Do dollars slip from state to state?
Texas Gov. Rick Perry suggested as much in a radio ad aired in Missouri as he framed his case for businesses there to slip away to Texas.
In the ad, posted online Aug. 21, 2013, Perry said: "Every year, more than $40 million are leaving Missouri for the Lone Star State." (He failed to say, "'Show Me' the money.")
To our inquiry, Perry spokesman Josh Havens said the $40 million traces to an online application created by Travis H. Brown, CEO of a St. Louis public affairs and advocacy firm and author of the 2013 book,"How Money Walks." Havens said clicking on Missouri on the app shows that between 1992 and 2010, more than $791 million "was lost to the state of Texas. That equates to more than $40 million each year."
We confirmed his figures on the "Wealth Migration" app, which indicates that Missouri lost an average of $1.38 billion in adjusted gross income from 1992 through 2010--with the net loss to Texas alone totaling $791.3 million. As defined by the Internal Revenue Service, adjusted gross income is a person’s gross income minus adjustments. "For most people," according to the app, adjusted gross income "is the starting point in calculating their taxable income" for federal tax purposes.
At a glance, then, Perry's math seems to work. But is it accurate to say all those dollars annually leave Missouri for Texas?
We failed to connect with Brown, but an analyst with the Washington, D.C.-based Tax Foundation, which researches state and federal tax policy, told us the IRS annually makes available its data tallying changes in adjusted gross income across the country and state to state--also taking into account how many taxpayers have moved from one state to another since the previous year’s filings.
For instance, the foundation’s Nick Kasprak said by phone, if a taxpayer in Missouri had adjusted gross income of $30,000 one year and then the next year filed a return from Texas showing $65,000 in such income, the IRS would record that as $30,000 moving to Texas--basing that on the adjusted gross income reported in Missouri in the first tax year.
A foundation web page breaks down such IRS data for 1993 through 2010, the latest year of available data. Adjusted for inflation, according to the foundation, Texas netted $862 million in adjusted gross income from Missouri over the 17 years, or nearly $51 million a year on average. By email, Kasprak told us the net difference in raw dollars over the 17 years was $710 million, or an annual average of $42 million.
This net shift in Texas’s favor exceeded $40 million in 11 of the 17 years, including every year from 2006 through 2010, as shown on a chart we generated. The year 2005 was the latest one in which there was less than a $40 million difference, according to the chart. The low point: In 2001, the difference was less than $7.4 million.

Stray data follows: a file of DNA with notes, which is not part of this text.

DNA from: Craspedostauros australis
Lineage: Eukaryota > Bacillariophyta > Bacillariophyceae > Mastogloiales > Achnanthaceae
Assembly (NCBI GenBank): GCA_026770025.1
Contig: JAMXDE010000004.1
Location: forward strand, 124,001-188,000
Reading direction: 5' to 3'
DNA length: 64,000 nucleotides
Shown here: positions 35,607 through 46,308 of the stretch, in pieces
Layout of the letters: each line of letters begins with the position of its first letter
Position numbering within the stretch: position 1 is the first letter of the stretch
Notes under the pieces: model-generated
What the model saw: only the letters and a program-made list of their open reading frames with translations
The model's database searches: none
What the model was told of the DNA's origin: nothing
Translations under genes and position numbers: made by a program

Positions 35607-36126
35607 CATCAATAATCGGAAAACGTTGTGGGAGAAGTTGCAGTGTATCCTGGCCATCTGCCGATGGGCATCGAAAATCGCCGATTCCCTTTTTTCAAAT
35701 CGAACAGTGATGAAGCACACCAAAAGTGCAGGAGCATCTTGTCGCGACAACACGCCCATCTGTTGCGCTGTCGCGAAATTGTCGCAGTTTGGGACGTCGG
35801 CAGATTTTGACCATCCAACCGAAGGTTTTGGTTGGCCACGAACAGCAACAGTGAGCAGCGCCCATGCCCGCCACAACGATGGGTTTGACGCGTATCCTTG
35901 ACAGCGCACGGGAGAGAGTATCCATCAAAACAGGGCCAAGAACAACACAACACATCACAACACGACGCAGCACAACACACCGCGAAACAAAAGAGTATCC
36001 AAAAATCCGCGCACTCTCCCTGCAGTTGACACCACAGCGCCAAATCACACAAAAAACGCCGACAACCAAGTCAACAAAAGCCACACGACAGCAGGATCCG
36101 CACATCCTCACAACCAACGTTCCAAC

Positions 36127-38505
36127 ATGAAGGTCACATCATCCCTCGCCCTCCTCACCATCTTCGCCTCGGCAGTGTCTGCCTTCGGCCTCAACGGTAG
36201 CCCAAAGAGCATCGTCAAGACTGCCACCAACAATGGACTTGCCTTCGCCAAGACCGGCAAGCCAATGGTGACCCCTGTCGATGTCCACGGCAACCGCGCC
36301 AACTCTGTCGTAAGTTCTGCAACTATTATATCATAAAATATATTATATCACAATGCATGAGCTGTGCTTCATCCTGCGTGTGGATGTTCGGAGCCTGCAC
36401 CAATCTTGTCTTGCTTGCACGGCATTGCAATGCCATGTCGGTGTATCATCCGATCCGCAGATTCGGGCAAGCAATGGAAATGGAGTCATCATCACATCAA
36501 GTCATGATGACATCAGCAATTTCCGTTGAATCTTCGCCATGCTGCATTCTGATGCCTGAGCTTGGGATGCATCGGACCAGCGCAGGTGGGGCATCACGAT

Source: Web interactive, "State to State Migration Data," the Tax Foundation (accessed Aug. 29, 2013)
Per Perry’s statement, Kasprak said it would be helpful to clarify that the cited adjusted gross income figures refer to how much money was made by residents of Texas in their previous year living in Missouri. That is not the same, he said, as saying that those exact earnings moved to Texas.
"It’s not as if these people are literally carrying sacks of money over the border," Kasprak said. "The only thing that is literally true is that if you add up all income of people who moved from Missouri to Texas versus people who moved from Texas to Missouri, this is the net difference" in the tax year prior to their moves.
Another expert, Art Hall, director of the Center for Applied Economics at the University of Kansas, agreed by phone that Perry’s statement reflects only what individuals earned in the state they departed, either Missouri or Texas. "We don’t know if they got a wage increase or wage cut when they moved to Texas or vice versa," Hall said. Regardless, Hall said he considers Perry’s statement in line with the IRS data as adjusted for inflation by the foundation.
Perry said: "Every year, more than $40 million are leaving Missouri for the Lone Star State."
That assessment ties to IRS data on adjusted gross income for 1992 through 2010, but the results are more complex and admittedly clunky than this claim acknowledges. That is, Missouri residents who moved to Texas through those years earned more the year before they moved than all income-tax-filing Texas residents who moved to Missouri in those years.
Still, adjusted for inflation, the annual difference averages about $50 million--more than Perry’s unadjusted figure. Then again, this did not hold for every year. In six years--most recently 2005--there was less than a $40 million difference.
On balance, we rate this claim as Half True.
HALF TRUE – The statement is partially accurate but leaves out important details or takes things out of context.
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